The meeting between Prime Minister Kevin Rudd and the premiers on a new health plan has broken up for the day and the talks remain deadlocked.

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The Council of Australian Governments (COAG) meeting will resume tomorrow.

West Australian Premier Colin Barnett says they still haven’t gotten to the issue of the GST or pool funding.

Mr Rudd is proposing the commonwealth would claw back about 30 per cent of states’ GST revenue and, in return, the federal government would take control of 60 per cent of hospital funding.

The GST is a no-go zone for Victoria, Western Australia and NSW.

But states are willing to dedicate 30 per cent of GST funds to health that would flow into a common pool, removing the necessity for the GST clawback.

Brumby: Still areas of disagreements

Victorian Premier John Brumby told reporters there were still areas of disagreement.

Mr Brumby said he welcomed the additional funds put on the table by Mr Rudd on Monday.

“That’s something I’ve been asking for over the last few weeks,” he said.

“That’s a very positive step forward.”

The Victorian premier said funding arrangements would be discussed on Tuesday.

“I don’t know if we’ll wrap it up tomorrow (but) hopefully we will.

“Hopefully we’ll get an outcome that provides more money for patients, our hospital system and aged care starting immediately.”

Mr Brumby was also hoping for more funds “in the longer term”.

But he insisted it wasn’t just about extra cash.

Victoria remains opposed to the commonwealth clawing back 30 per cent of the GST to fund the planned national health and hospitals network.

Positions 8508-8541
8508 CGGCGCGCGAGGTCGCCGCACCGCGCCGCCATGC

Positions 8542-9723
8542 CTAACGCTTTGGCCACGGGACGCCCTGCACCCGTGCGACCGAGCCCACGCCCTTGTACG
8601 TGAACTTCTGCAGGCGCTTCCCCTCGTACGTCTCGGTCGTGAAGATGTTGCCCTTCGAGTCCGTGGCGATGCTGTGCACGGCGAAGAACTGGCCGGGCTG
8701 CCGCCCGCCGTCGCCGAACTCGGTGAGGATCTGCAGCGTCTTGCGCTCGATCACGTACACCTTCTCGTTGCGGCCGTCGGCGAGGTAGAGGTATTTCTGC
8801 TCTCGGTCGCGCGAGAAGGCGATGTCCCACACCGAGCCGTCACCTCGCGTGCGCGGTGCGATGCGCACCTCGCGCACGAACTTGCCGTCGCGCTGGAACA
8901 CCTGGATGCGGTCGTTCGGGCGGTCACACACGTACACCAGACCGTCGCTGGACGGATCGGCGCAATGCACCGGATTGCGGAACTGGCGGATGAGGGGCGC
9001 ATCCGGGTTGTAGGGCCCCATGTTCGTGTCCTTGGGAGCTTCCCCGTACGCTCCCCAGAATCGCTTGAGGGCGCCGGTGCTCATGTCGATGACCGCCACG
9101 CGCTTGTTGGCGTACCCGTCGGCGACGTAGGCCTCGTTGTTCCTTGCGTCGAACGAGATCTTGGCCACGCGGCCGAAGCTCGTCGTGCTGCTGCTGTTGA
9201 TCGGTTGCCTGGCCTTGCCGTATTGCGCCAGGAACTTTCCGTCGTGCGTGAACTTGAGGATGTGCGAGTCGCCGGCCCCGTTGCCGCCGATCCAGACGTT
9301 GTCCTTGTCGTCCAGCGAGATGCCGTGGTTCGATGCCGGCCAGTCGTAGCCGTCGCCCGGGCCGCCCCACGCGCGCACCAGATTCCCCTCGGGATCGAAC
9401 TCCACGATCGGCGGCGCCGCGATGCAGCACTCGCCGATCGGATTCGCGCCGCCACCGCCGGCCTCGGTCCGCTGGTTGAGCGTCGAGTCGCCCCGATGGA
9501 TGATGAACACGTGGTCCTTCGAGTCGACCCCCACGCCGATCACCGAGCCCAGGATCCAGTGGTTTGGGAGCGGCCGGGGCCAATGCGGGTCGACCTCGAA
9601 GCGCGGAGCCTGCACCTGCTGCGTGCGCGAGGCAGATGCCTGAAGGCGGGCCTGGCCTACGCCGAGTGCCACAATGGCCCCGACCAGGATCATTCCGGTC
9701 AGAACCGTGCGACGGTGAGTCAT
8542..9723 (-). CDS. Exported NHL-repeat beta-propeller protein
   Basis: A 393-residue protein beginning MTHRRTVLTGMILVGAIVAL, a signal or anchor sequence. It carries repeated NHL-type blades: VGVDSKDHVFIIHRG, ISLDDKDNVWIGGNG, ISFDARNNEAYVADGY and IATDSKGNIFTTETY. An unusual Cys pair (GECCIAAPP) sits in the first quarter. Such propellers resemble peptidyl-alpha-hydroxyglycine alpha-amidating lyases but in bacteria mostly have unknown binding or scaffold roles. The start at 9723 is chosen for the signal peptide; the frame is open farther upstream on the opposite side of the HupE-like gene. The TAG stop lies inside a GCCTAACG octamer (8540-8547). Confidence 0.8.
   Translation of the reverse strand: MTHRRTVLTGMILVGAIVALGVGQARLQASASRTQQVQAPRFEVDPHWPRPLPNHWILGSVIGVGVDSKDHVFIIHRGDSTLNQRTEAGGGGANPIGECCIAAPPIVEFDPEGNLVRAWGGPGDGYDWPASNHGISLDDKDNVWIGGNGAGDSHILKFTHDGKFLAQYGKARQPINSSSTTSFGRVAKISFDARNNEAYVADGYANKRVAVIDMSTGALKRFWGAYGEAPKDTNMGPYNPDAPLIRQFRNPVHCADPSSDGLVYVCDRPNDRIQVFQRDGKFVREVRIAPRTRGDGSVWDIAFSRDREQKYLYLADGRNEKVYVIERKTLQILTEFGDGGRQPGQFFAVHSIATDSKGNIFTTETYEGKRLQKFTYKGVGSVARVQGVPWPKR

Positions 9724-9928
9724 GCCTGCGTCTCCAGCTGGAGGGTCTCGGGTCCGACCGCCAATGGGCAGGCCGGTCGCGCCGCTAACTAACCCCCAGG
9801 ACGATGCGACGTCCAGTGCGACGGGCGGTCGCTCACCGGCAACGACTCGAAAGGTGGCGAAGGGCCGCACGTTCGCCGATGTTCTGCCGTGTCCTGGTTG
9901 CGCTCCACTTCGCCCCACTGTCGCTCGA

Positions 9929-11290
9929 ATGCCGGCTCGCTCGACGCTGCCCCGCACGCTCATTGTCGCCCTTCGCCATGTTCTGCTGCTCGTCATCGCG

The leaders are having dinner with Mr Rudd at The Lodge on Monday night.

They’ll be joined by federal Treasurer Wayne Swan and his state and territory counterparts.

Barnett: GST still sticking point

Mr Barnett told reporters the GST remained a sticking point.

“We believe that we can reach agreement on health. The sticking point will be the GST issue,” he said.

“Certainly a lot of new money was put on the table.”

On Monday, Prime Minister Kevin Rudd was offering premiers an extra $1.2 billion to win them round to his health plan but it remained contingent on handing over 30 per cent of their GST.

The additional funds, which would flow from July 1, 2010, would go towards elective surgery, emergency departments and new beds.

Mr Barnett said discussions had covered a lot of ground.

“We did get through a lot of the detail of what would make up the package,” he said.

“The two big issues to me remain, that is the nature of the national pool and secondly the GST issue.”

Keneally: Positive signs

NSW Premier Kristina Keneally said the states and territories would consider the prime minister’s offer overnight.

“We are seeing signs towards agreement,” she said.

The premiers are expected to meet on Tuesday morning before talks resume.

NSW, Victoria and WA are opposed to Mr Rudd’s plan to clawback the GST.

Ms Keneally maintained she wouldn’t sign up to a plan that disadvantages our taxpayers.

“We are here to build a sustainable health system into the future, we’re here to improve access for families in NSW to medical care,” she said.

Those have always been our two bottom line issues.

“If the deal that can be struck can deliver those things we’ll be on board, if we can’t we can’t sign up.”

Rann: More number crunching needed

South Australian Premier Mike Rann said officials would be “number crunching” overnight.

“Hopefully we’ll be able to crack a deal tomorrow,” he told reporters.

“But we’ve still got a long way to go and the key issues of the GST and governance arrangements have to be dealt with.”

Mr Rann admitted the GST dispute could undo Monday’s good work.

“In terms of the progress that has been made it is all contingent on getting a breakthrough over the GST on the fundamentals of the prime minister’s reform package,” he said.